Wednesday 28 January 2015

How a double lung transplant gave me a second chance

Stephen O'Brien tried to live normally, despite having cystic fibrosis. As the years passed, coping with the disease became a daily struggle, says Joy Orpen, but a double lung transplant has transformed his quality of life

Health Stephen O'Brien who has had a double lung transplant.
Picture By David Conachy.  20/2/2014
Health Stephen O'Brien who has had a double lung transplant. Picture By David Conachy. 20/2/2014

Not long ago, Stephen O'Brien, 31, thought his days were frighteningly numbered. Though his doctors struggled to find ways to help him, he was in really bad shape. It was a dire situation. But then the almost miraculous happened when he was given a double lung transplant.

Stephen – a bright, articulate and sensitive young man – grew up in Cork. At birth, he was diagnosed with cystic fibrosis (CF), which is a chronic genetic condition.

CF causes sticky mucus to build up in different parts of the body. Repeated infections can lead to irreparable lung damage, while mucus may block the release of enzymes in the digestive tract, playing havoc with nutrition.

For the first few years of his life, Stephen, the middle of three children, was in and out of hospital like a bouncing ball.

Then things settled down for the next decade or so. Of course, he got the odd chest infection, and his parents had to watch his diet carefully, but, generally, he led a fairly normal life.

"I was well able to play soccer and other sports," Stephen says. "I also loved fly fishing and music."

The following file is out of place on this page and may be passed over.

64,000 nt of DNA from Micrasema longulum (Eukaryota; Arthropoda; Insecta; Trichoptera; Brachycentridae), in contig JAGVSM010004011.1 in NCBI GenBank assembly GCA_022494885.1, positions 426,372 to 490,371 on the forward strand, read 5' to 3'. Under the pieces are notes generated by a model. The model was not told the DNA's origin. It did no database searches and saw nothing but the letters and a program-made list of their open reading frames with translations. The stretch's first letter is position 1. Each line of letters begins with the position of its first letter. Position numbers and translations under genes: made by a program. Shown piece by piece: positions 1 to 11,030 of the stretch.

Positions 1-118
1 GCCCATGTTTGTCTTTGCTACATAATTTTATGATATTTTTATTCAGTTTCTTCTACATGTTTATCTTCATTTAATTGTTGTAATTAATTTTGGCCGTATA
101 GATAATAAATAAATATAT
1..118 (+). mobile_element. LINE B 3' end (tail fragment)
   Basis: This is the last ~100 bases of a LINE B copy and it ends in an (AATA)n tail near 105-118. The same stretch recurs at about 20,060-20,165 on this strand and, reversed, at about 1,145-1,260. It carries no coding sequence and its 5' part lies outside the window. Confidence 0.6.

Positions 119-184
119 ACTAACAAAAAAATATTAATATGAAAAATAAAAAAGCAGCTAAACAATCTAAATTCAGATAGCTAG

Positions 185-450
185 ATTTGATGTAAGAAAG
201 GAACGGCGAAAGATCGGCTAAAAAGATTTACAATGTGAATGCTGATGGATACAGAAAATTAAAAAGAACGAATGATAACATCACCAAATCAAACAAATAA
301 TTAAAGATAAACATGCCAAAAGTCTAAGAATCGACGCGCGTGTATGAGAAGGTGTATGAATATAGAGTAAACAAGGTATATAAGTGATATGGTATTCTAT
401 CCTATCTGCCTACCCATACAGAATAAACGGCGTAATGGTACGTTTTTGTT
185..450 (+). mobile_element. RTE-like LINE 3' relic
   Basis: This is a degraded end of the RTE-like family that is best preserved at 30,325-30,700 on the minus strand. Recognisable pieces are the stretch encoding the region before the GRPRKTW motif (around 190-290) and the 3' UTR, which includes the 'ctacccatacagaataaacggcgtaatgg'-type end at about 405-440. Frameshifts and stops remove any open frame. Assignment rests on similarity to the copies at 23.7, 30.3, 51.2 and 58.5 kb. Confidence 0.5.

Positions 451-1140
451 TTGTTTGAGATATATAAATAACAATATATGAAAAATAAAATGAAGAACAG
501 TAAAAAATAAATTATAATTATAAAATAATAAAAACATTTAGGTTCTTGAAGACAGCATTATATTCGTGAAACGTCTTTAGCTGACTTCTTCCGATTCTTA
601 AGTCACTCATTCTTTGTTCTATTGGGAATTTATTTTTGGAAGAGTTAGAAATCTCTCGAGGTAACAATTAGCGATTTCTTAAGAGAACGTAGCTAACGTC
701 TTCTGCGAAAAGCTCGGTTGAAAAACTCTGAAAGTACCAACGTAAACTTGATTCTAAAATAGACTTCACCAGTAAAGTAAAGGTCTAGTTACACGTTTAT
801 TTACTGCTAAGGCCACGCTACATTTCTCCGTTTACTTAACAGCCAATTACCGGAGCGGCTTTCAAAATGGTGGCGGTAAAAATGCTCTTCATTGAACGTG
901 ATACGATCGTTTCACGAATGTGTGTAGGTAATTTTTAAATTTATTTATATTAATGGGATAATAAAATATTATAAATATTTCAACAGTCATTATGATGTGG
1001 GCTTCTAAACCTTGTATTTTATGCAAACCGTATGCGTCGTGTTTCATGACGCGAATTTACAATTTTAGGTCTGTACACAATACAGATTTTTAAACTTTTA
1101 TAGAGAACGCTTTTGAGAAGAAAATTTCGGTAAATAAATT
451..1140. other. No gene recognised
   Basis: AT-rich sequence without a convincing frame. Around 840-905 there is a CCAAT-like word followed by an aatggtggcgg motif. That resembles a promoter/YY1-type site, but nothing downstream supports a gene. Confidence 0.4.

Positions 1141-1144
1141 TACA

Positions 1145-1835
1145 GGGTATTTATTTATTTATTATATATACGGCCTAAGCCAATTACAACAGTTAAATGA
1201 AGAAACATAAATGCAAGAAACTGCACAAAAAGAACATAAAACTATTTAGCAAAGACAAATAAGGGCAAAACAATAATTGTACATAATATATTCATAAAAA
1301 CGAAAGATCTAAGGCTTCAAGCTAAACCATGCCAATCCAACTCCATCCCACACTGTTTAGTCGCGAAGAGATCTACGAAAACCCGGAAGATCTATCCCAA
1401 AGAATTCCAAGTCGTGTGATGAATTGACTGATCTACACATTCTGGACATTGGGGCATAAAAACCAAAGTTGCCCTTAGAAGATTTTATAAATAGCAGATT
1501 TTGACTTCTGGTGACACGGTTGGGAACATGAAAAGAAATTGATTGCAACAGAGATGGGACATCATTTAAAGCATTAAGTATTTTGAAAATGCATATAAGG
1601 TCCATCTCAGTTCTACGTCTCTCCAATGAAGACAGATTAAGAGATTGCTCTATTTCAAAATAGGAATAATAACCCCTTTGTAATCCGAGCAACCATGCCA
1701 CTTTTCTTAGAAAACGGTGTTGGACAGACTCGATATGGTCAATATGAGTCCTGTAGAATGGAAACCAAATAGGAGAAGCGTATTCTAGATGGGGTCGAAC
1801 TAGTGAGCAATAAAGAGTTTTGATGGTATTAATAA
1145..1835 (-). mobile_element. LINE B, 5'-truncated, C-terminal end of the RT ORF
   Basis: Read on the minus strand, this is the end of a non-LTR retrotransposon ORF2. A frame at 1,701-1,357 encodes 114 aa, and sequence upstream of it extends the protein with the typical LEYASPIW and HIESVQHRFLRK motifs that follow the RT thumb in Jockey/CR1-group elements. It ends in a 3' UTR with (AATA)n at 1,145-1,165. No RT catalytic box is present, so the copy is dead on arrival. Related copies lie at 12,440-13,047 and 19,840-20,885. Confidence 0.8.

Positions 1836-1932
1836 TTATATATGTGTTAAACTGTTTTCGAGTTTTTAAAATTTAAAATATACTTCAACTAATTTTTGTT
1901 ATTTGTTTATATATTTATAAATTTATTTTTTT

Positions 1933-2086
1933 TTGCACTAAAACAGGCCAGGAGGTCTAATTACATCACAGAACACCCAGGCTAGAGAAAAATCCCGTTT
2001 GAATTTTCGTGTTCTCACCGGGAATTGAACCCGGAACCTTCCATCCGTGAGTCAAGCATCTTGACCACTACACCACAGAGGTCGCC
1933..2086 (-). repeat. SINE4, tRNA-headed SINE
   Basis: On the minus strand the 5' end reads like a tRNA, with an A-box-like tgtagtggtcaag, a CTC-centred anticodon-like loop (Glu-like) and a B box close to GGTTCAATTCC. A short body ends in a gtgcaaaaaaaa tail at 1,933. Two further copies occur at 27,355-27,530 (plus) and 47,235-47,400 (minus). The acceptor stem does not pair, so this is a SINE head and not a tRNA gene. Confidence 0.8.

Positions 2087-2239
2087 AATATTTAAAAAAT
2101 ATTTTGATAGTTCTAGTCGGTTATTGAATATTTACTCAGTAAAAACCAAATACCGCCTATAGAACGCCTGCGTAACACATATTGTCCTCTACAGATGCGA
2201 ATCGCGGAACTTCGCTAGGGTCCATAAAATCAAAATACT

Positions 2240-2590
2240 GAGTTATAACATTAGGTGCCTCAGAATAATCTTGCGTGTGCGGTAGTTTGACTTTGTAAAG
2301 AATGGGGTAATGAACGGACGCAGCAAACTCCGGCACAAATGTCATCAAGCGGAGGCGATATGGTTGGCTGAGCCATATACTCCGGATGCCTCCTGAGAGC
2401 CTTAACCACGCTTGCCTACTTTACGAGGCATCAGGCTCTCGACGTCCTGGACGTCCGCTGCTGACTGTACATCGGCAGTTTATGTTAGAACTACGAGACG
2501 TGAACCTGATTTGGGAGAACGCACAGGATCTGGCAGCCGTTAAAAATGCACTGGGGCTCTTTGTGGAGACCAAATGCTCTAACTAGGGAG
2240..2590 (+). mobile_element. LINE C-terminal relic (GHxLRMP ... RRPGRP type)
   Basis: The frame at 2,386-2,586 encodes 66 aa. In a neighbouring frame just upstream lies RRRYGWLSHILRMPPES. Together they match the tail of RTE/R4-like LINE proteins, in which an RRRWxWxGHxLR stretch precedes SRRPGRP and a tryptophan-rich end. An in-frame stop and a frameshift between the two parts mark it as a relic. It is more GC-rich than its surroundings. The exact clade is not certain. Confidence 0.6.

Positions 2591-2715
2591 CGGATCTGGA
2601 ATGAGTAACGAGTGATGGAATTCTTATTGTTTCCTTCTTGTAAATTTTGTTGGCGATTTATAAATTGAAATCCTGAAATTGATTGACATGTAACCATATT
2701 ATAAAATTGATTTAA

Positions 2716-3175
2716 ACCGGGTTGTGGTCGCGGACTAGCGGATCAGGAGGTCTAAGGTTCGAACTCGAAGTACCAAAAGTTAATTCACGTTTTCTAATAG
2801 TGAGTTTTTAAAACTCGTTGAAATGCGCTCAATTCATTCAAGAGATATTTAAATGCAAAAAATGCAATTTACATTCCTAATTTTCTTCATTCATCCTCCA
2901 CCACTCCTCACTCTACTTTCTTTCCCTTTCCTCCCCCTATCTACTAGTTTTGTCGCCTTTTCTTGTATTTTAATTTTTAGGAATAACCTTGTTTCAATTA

In 2002, Stephen left the safety of the family home in Cork, and moved to Waterford to study horticulture.

"I was at college; I used to go socialising, and so on. Sure, I had to do physio every day, I had to use a nebuliser, take medication and watch my diet, but that was just the way it was. But, in my 20s, the infections started coming a lot more quickly," he says. "Instead of one IV [intravenous] antibiotic, I now needed five or six a year."

Stephen kept quiet about his condition when he was with his peers.

"It's not something you talk about – not when you're trying your best to fit in and not be different," he says.

However, in 2007, Stephen realised he couldn't continue working outdoors, so he got a job as a customer service supervisor at TK Maxx.

Two years later, he told his bosses about his condition. "They were very supportive," Stephen says. "I was working in the Waterford branch, so they transferred me to the one in Cork so I could be near Cork University Hospital [CUH], where I attended the CF unit, and to be near my family."

As time went on, the infections became even more frequent and Stephen was now on the strongest medicines possible.

Eventually, Stephen was told he needed to start taking oxygen.

Donal Ahern, an old school friend who also had CF, had been on the transplant waiting list. "I saw what he went through," Stephen says, his voice wavering. And although Donal was on the list for three and a half years, he lost his valiant battle for life in 2010. He was just 28 years old.

Tears come to Stephen's eyes when he thinks of his dear friend. Nonetheless, he went on the transplant waiting list in April 2011 and, over the next few months, was rushed to Dublin's Mater Hospital three times when lungs became available. But, each time, the organs proved to be a poor match for Stephen and he was sent home.

"In the winter of 2011, I was put on a BiPAP [Bilevel Positive Airway Pressure] machine, which, basically, breathes for you. I felt that if I didn't get a transplant soon, I was going to die," he says.

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